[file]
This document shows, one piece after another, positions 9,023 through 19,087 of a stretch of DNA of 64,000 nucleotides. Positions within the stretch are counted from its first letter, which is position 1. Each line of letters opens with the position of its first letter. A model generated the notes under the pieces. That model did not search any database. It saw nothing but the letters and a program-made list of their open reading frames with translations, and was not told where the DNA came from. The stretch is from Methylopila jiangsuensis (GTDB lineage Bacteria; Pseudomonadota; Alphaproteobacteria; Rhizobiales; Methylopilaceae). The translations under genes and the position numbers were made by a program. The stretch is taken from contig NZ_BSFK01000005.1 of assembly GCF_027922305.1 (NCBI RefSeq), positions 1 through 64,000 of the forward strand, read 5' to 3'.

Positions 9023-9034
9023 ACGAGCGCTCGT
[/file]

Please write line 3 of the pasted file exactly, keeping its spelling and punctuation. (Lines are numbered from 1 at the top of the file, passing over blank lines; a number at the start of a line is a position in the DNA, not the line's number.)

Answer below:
9023 ACGAGCGCTCGT